But Robb’s decision to visit the Frey’s again seems ill advised — why would they give him help after he went back on their original deal for something much smaller? As Robb ponders his army’s movements to take Casterly Rock from the Lannisters, the Lannisters are plotting to secure Highgarden through Cersei as well as Joffrey, and the North through Sansa via Tyrion. The move takes both siblings by surprise (particularly the extremely defeated Tyrion), and a happy family they are not. It seems Cersei is paying for her paranoid meddling regarding the Tyrells by being forced to marry on of them and “breed” more children like her father’s mare. The kindly Grandpa Tywin figure from Harrenhal last season has been replaced by a cold and shrewd man, and his children discover they have no more agency than Sansa Stark, the code name for someone without a hope or a clue.
Elsewhere, friendships were tested between Gendry and Arya (with the reality of class differences) as well as with Shireen and Davos (which was beyond precious). Those who are open and kind in Westeros don’t usually fare very well, but I’m rooting for Shireen to escape from the tower where she’s kept and to get Davos out of the dungeons (or at least entertain him while she’s there).
A lot (and I do mean a lot) of exposition this week, setting up the Wildling raid on the Wall, Robb’s negotiations with the Freys, the marriage plots in Kings Landing as well as Roose Bolton playing similar mind games with Brienne and Jaime that his bastard son is playing with Theon at the Dreadfort. This season has had a lot of excellent character building, even though the action has all but come to a halt (how can it move forward when we jump around so often?). It’s hard to believe we’re halfway through the season now, which means that the building blocks from “Kissed By Fire” should start paying dividends almost immediately.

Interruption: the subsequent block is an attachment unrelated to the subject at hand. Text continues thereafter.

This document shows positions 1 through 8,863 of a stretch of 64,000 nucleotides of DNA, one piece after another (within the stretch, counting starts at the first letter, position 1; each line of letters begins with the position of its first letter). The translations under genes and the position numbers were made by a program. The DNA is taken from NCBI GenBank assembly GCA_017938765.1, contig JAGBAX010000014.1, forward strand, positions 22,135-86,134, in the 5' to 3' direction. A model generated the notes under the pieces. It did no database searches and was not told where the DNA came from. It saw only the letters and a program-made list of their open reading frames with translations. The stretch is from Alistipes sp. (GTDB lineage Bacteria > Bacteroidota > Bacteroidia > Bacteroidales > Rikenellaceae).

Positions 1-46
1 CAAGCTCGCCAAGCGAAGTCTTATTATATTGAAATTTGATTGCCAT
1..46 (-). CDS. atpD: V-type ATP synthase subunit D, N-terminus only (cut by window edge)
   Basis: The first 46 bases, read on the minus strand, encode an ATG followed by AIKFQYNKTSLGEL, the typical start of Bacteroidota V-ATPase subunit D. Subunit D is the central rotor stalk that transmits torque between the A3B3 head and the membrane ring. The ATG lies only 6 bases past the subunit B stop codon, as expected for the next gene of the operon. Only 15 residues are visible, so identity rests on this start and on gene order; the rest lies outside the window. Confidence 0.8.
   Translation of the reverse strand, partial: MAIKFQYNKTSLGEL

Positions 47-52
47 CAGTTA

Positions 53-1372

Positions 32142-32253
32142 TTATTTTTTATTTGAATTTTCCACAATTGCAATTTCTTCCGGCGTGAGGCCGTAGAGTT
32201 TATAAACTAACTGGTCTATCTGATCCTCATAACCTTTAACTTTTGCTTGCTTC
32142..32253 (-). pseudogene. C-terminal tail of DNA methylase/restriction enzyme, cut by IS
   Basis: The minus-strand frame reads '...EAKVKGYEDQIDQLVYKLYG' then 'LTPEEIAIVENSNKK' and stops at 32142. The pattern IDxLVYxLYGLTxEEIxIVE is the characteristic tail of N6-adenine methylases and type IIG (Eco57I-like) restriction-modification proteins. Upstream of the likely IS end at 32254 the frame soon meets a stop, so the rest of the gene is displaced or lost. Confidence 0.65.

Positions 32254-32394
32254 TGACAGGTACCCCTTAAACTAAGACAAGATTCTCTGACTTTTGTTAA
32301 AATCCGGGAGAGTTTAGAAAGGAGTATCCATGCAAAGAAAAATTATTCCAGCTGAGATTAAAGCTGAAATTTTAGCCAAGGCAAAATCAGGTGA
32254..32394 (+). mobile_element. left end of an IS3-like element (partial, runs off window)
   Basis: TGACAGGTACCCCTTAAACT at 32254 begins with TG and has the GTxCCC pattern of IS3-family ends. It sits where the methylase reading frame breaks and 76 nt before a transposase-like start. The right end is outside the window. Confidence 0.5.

Episode Rating: B+
Musings and Miscellanea:
— Everybody calm down: I’m giving this a B+ because there wasn’t much, stylistically or narratively, to set this episode apart from a pack of exceptional ones already this season. It was a fine episode, but it was more about setup than pay off, so obviously it’s not going to rate as high as one in which, you know, dragons burn down cities, even though it had some nice little moments.
— So please make note that R’hllor has brought Beric back from the dead six times. Six.
— Arya and Gendry parting was so terribly sad.
— Rose Leslie (Ygritte) is pretty hot. We also got the tits evened out with the bum (Jaime’s) and the squire’s full frontal (fiiiiiinally).
— The King in the North (of my thighs) looked especially romance-novel-cover-esque in that open-necked tunic.
— Karstark, you can’t go around killing kids, even in Westeros.
— A little Olenna is good for the soul. Kinda like figs are good for the bowels.
— Pickled babies, though. Book readers … feel me on this. Was Cogman serious with that nonsense? The show and the book grow further apart …
— Jorah was clearly testing Barristan out to see if he knew anything about his betrayal of Dany. The trust will out, Jorah …
— And good luck sleeping after that creepy Shireen song at the end (originally Patchface’s ballad).